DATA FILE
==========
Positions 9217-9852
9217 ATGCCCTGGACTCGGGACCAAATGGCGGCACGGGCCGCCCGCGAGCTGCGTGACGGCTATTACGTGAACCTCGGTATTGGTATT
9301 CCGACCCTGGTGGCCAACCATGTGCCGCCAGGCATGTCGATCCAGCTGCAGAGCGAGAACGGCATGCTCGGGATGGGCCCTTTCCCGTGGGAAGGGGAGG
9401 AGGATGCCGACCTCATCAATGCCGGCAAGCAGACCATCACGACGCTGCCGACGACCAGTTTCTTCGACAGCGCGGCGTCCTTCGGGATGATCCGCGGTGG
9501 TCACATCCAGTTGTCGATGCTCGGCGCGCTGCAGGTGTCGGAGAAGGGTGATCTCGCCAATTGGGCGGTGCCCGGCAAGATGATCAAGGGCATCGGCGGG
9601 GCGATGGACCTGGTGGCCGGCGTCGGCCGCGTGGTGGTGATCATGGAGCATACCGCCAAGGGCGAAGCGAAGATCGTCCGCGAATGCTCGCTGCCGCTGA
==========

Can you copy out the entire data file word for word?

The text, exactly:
Positions 9217-9852
9217 ATGCCCTGGACTCGGGACCAAATGGCGGCACGGGCCGCCCGCGAGCTGCGTGACGGCTATTACGTGAACCTCGGTATTGGTATT
9301 CCGACCCTGGTGGCCAACCATGTGCCGCCAGGCATGTCGATCCAGCTGCAGAGCGAGAACGGCATGCTCGGGATGGGCCCTTTCCCGTGGGAAGGGGAGG
9401 AGGATGCCGACCTCATCAATGCCGGCAAGCAGACCATCACGACGCTGCCGACGACCAGTTTCTTCGACAGCGCGGCGTCCTTCGGGATGATCCGCGGTGG
9501 TCACATCCAGTTGTCGATGCTCGGCGCGCTGCAGGTGTCGGAGAAGGGTGATCTCGCCAATTGGGCGGTGCCCGGCAAGATGATCAAGGGCATCGGCGGG
9601 GCGATGGACCTGGTGGCCGGCGTCGGCCGCGTGGTGGTGATCATGGAGCATACCGCCAAGGGCGAAGCGAAGATCGTCCGCGAATGCTCGCTGCCGCTGA